- Hull CM, Liddle M, Hansen N, et al. (May 2008). "Elevation of IgA anti-epidermal transglutaminase antibodies in dermatitis herpetiformis". Br. J. Dermatol. 159 (1): 120–4. doi:10.1111/j.1365-2133.2008.08629.x. PMID 18503599.
- Donaldson MR, Firth SD, Wimpee H, et al. (2007). "Correlation of duodenal histology with tissue transglutaminase and endomysial antibody levels in pediatric celiac disease". Clin. Gastroenterol. Hepatol. 5 (5): 567–73. doi:10.1016/j.cgh.2007.01.003. PMID 17428743.
- Dieterich W, Ehnis T, Bauer M, Donner P, Volta U, Riecken E, Schuppan D (1997). "Identification of tissue transglutaminase as the autoantigen of celiac disease". Nat Med. 3 (7): 797–801. doi:10.1038/nm0797-797. PMID 9212111.
- Roth EB, Stenberg P, Book C, Sjöberg K (2006). "Antibodies against transglutaminases, peptidylarginine deiminase and citrulline in rheumatoid arthritis--new pathways to epitope spreading". Clin. Exp. Rheumatol. 24 (1): 12–8. PMID 16539813.
- Lampasona V, Bonfanti R, Bazzigaluppi E, Venerando A, Chiumello G, Bosi E, Bonifacio E (1999). "Antibodies to tissue transglutaminase C in type I diabetes". Diabetologia. 42 (10): 1195–1198. doi:10.1007/s001250051291. PMID 10525659.
- Ludvigsson J, Ludvigsson J, Ekbom A, Montgomery S (2006). "Celiac disease and risk of subsequent type 1 diabetes: a general population cohort study of children and adolescents". Diabetes Care. 29 (11): 2483–8. doi:10.2337/dc06-0794. PMID 17065689.
- Hansen D, Brock-Jacobsen B, Lund E, Bjørn C, Hansen L, Nielsen C, Fenger C, Lillevang S, Husby S (2006). "Clinical benefit of a gluten-free diet in type 1 diabetic children with screening-detected celiac disease: a population-based screening study with 2 years' follow-up". Diabetes Care. 29 (11): 2452–6. doi:10.2337/dc06-0990. PMID 17065683.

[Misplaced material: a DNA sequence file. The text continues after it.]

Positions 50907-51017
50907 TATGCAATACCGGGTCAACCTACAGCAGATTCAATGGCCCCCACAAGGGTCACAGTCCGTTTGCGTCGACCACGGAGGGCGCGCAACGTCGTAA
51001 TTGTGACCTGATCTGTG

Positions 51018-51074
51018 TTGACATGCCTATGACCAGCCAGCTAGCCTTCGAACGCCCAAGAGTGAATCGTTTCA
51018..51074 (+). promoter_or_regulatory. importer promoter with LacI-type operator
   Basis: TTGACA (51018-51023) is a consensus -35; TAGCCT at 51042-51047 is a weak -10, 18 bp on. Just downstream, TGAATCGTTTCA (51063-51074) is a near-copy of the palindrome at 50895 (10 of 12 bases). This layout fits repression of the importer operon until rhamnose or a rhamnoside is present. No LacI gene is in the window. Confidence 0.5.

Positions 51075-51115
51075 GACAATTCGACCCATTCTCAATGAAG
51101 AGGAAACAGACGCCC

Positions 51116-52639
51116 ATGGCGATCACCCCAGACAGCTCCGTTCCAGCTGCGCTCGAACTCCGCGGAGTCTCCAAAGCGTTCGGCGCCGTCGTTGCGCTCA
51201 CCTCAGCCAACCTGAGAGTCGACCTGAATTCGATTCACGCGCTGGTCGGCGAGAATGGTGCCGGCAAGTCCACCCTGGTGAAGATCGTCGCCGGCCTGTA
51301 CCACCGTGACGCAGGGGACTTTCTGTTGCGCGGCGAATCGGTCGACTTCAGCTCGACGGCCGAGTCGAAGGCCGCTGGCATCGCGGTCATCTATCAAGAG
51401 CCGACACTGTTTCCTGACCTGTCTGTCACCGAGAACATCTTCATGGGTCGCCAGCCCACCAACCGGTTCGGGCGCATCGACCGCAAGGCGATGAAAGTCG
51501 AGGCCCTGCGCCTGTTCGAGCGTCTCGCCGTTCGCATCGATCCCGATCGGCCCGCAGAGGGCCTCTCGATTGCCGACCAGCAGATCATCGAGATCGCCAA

- Bao F, Yu L, Babu S, Wang T, Hoffenberg EJ, Rewers M, Eisenbarth GS (1999). "One third of HLA DQ2 homozygous patients with type 1 diabetes express celiac disease-associated transglutaminase autoantibodies". J Autoimmun. 13 (1): 143–148. doi:10.1006/jaut.1999.0303. PMID 10441179.
- West J, Logan RF, Hill PG, Khaw KT (2007). "The iceberg of celiac disease: what is below the waterline?". Clin. Gastroenterol. Hepatol. 5 (1): 59–62. doi:10.1016/j.cgh.2006.10.020. PMID 17234556.
- Metzger MH, Heier M, Mäki M, et al. (2006). "Mortality excess in individuals with elevated IgA anti-transglutaminase antibodies: the KORA/MONICA Augsburg cohort study 1989-1998". Eur. J. Epidemiol. 21 (5): 359–65. doi:10.1007/s10654-006-9002-4. PMID 16649072.
- Matà S, Renzi D, Pinto F, Calabrò A (2006). "Anti-tissue transglutaminase IgA antibodies in peripheral neuropathy and motor neuronopathy". Acta Neurol. Scand. 114 (1): 54–8. doi:10.1111/j.1600-0404.2006.00602.x. PMID 16774628.
- Di Tola M, Sabbatella L, Anania MC, et al. (2004). "Anti-tissue transglutaminase antibodies in inflammatory bowel disease: new evidence". Clin. Chem. Lab. Med. 42 (10): 1092–7. doi:10.1515/CCLM.2004.225. PMID 15552265.
- Koivisto H, Hietala J, Anttila P, Niemelä O (2007). "Co-Occurrence of IgA Antibodies Against Ethanol Metabolites and Tissue Transglutaminase in Alcohol Consumers: Correlation with Proinflammatory Cytokines and Markers of Fibrogenesis". Digestive Diseases and Sciences. 53 (2): 500–5. doi:10.1007/s10620-007-9874-5. PMID 17597408.
- Fleckenstein B, Qiao SW, Larsen MR, Jung G, Roepstorff P, Sollid LM (2004). "Molecular characterization of covalent complexes between tissue transglutaminase and gliadin peptides". J. Biol. Chem. 279 (17): 17607–16. doi:10.1074/jbc.M310198200. PMID 14747475.
- Barone MV, Caputo I, Ribecco MT, et al. (2007). "Humoral immune response to tissue transglutaminase is related to epithelial cell proliferation in celiac disease". Gastroenterology. 132 (4): 1245–53. doi:10.1053/j.gastro.2007.01.030. PMID 17408665.